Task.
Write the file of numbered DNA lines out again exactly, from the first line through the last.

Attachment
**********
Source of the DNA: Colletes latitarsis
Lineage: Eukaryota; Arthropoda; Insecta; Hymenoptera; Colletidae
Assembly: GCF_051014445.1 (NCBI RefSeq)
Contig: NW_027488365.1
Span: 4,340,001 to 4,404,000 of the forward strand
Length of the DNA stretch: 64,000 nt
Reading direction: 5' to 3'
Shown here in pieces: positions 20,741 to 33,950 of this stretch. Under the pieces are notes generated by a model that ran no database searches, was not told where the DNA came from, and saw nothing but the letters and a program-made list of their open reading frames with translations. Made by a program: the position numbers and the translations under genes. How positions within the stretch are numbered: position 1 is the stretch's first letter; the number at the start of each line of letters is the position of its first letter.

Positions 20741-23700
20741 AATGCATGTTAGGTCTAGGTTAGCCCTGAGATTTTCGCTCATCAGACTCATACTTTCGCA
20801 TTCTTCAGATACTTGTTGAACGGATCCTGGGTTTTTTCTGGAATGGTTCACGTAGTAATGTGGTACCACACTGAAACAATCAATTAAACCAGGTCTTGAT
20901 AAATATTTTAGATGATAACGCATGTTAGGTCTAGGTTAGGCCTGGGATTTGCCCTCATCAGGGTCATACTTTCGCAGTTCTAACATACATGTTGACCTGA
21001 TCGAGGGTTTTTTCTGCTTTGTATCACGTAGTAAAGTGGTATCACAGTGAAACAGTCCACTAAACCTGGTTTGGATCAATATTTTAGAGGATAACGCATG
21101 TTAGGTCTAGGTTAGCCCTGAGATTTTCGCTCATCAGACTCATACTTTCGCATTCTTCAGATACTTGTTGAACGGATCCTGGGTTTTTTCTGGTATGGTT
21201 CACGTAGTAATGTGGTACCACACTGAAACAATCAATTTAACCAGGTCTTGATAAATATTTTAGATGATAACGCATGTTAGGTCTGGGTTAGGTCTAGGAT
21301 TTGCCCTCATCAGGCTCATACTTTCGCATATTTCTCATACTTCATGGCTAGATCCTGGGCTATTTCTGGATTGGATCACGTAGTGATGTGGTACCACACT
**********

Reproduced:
Source of the DNA: Colletes latitarsis
Lineage: Eukaryota; Arthropoda; Insecta; Hymenoptera; Colletidae
Assembly: GCF_051014445.1 (NCBI RefSeq)
Contig: NW_027488365.1
Span: 4,340,001 to 4,404,000 of the forward strand
Length of the DNA stretch: 64,000 nt
Reading direction: 5' to 3'
Shown here in pieces: positions 20,741 to 33,950 of this stretch. Under the pieces are notes generated by a model that ran no database searches, was not told where the DNA came from, and saw nothing but the letters and a program-made list of their open reading frames with translations. Made by a program: the position numbers and the translations under genes. How positions within the stretch are numbered: position 1 is the stretch's first letter; the number at the start of each line of letters is the position of its first letter.

Positions 20741-23700
20741 AATGCATGTTAGGTCTAGGTTAGCCCTGAGATTTTCGCTCATCAGACTCATACTTTCGCA
20801 TTCTTCAGATACTTGTTGAACGGATCCTGGGTTTTTTCTGGAATGGTTCACGTAGTAATGTGGTACCACACTGAAACAATCAATTAAACCAGGTCTTGAT
20901 AAATATTTTAGATGATAACGCATGTTAGGTCTAGGTTAGGCCTGGGATTTGCCCTCATCAGGGTCATACTTTCGCAGTTCTAACATACATGTTGACCTGA
21001 TCGAGGGTTTTTTCTGCTTTGTATCACGTAGTAAAGTGGTATCACAGTGAAACAGTCCACTAAACCTGGTTTGGATCAATATTTTAGAGGATAACGCATG
21101 TTAGGTCTAGGTTAGCCCTGAGATTTTCGCTCATCAGACTCATACTTTCGCATTCTTCAGATACTTGTTGAACGGATCCTGGGTTTTTTCTGGTATGGTT
21201 CACGTAGTAATGTGGTACCACACTGAAACAATCAATTTAACCAGGTCTTGATAAATATTTTAGATGATAACGCATGTTAGGTCTGGGTTAGGTCTAGGAT
21301 TTGCCCTCATCAGGCTCATACTTTCGCATATTTCTCATACTTCATGGCTAGATCCTGGGCTATTTCTGGATTGGATCACGTAGTGATGTGGTACCACACT